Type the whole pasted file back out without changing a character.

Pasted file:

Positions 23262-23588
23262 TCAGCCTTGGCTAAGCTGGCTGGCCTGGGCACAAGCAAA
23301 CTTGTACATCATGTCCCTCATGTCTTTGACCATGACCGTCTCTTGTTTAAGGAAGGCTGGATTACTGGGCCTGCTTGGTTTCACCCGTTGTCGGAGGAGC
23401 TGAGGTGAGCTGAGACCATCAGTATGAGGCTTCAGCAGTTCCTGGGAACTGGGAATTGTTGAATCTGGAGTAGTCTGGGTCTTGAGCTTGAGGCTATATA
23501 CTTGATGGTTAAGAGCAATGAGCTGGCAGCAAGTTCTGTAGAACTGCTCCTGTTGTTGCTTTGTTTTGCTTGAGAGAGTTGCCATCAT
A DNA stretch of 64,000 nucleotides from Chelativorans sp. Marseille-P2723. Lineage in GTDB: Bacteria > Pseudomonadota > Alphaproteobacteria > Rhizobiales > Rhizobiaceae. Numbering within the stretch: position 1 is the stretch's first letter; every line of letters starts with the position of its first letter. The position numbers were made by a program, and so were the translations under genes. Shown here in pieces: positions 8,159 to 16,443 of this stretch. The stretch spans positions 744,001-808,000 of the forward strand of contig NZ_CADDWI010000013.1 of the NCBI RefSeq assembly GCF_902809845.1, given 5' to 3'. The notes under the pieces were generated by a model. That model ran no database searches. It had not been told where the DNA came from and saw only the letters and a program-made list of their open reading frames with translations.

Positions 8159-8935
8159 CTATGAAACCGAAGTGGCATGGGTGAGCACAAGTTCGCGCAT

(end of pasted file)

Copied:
Positions 23262-23588
23262 TCAGCCTTGGCTAAGCTGGCTGGCCTGGGCACAAGCAAA
23301 CTTGTACATCATGTCCCTCATGTCTTTGACCATGACCGTCTCTTGTTTAAGGAAGGCTGGATTACTGGGCCTGCTTGGTTTCACCCGTTGTCGGAGGAGC
23401 TGAGGTGAGCTGAGACCATCAGTATGAGGCTTCAGCAGTTCCTGGGAACTGGGAATTGTTGAATCTGGAGTAGTCTGGGTCTTGAGCTTGAGGCTATATA
23501 CTTGATGGTTAAGAGCAATGAGCTGGCAGCAAGTTCTGTAGAACTGCTCCTGTTGTTGCTTTGTTTTGCTTGAGAGAGTTGCCATCAT
A DNA stretch of 64,000 nucleotides from Chelativorans sp. Marseille-P2723. Lineage in GTDB: Bacteria > Pseudomonadota > Alphaproteobacteria > Rhizobiales > Rhizobiaceae. Numbering within the stretch: position 1 is the stretch's first letter; every line of letters starts with the position of its first letter. The position numbers were made by a program, and so were the translations under genes. Shown here in pieces: positions 8,159 to 16,443 of this stretch. The stretch spans positions 744,001-808,000 of the forward strand of contig NZ_CADDWI010000013.1 of the NCBI RefSeq assembly GCF_902809845.1, given 5' to 3'. The notes under the pieces were generated by a model. That model ran no database searches. It had not been told where the DNA came from and saw only the letters and a program-made list of their open reading frames with translations.

Positions 8159-8935
8159 CTATGAAACCGAAGTGGCATGGGTGAGCACAAGTTCGCGCAT